2) Soviet Union/ Russia:

Relationship with the Soviet Union was perhaps the most enduring relationship of India during the Cold War period. Soviet Union provided aid in the form of technology and low-interest credit to India’s heavy industry projects in the public sector. It also provided major weapons to the Indian defence forces and made agreements for licensed-production of some of these weapons in India. Indo-Soviet Friendship Treaty of 1971 was an important milestone in the bilateral relations.

During the first few years after the disintegration of the Soviet Union, relations between India and the new state of Russia were not good. They began to improve in the late 1990s. Russia made agreements for a joint venture to produce Sukhoi fighter aircraft and Brahmos missiles. It also agreed to provide reactors for India’s Kudankulam nuclear power plant. Russia sold its aircraft carrier “Admiral Gorshkov” to India, which is now known as “INS Vikramaditya”.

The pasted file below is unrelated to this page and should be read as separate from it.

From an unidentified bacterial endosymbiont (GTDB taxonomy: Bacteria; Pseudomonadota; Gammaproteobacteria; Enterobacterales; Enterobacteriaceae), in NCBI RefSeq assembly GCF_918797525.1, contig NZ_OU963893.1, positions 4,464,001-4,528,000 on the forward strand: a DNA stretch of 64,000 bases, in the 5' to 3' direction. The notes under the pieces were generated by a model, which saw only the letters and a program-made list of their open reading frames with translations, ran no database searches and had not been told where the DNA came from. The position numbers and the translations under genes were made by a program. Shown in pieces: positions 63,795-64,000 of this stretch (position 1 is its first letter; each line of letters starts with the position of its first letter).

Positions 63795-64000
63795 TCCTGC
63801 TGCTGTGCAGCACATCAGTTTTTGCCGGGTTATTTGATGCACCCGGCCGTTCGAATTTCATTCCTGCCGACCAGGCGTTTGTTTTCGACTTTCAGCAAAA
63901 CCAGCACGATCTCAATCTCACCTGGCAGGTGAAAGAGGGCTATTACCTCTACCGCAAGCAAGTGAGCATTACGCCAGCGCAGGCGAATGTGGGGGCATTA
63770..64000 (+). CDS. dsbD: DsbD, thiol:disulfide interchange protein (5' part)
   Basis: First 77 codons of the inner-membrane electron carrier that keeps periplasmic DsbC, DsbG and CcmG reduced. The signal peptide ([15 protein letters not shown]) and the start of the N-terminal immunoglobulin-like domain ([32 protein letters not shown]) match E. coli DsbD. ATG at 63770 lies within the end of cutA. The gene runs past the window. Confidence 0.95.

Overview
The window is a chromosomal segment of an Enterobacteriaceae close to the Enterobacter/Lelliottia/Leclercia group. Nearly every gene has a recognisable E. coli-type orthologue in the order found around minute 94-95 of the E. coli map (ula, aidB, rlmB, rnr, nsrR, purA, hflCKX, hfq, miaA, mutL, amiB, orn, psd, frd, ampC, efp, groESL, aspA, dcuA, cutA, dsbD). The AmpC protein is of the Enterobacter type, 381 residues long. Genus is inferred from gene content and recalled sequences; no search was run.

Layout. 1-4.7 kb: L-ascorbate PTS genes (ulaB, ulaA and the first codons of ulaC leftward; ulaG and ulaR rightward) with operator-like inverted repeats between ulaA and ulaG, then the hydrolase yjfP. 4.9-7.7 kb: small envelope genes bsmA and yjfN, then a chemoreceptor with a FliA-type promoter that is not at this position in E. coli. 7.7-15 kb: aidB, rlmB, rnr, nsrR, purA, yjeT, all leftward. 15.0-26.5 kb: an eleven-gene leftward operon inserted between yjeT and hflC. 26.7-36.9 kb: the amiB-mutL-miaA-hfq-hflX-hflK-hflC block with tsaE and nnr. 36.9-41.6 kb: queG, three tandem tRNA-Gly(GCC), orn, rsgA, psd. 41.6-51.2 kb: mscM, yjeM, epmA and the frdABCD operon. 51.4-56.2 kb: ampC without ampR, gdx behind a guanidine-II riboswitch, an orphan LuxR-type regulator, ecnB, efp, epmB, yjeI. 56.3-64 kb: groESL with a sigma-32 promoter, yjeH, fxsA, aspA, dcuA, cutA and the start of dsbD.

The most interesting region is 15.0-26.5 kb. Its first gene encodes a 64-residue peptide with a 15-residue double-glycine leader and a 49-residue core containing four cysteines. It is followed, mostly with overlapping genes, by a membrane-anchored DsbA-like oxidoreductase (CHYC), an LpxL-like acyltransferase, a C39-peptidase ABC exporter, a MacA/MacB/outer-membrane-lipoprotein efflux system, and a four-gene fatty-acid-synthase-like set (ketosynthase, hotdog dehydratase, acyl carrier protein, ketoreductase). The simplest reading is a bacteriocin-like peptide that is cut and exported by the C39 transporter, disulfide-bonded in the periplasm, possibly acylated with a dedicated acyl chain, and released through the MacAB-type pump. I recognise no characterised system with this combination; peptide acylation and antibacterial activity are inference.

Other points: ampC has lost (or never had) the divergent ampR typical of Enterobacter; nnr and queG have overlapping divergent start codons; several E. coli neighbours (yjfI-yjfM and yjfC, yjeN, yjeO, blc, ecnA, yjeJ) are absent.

Transfer of Russian weapons systems to India continues to be the main foundation of bilateral relations. Besides, both countries have major stakes in Russian oil fields such Sakhalin-1 highlighting importance of energy security.

3) China: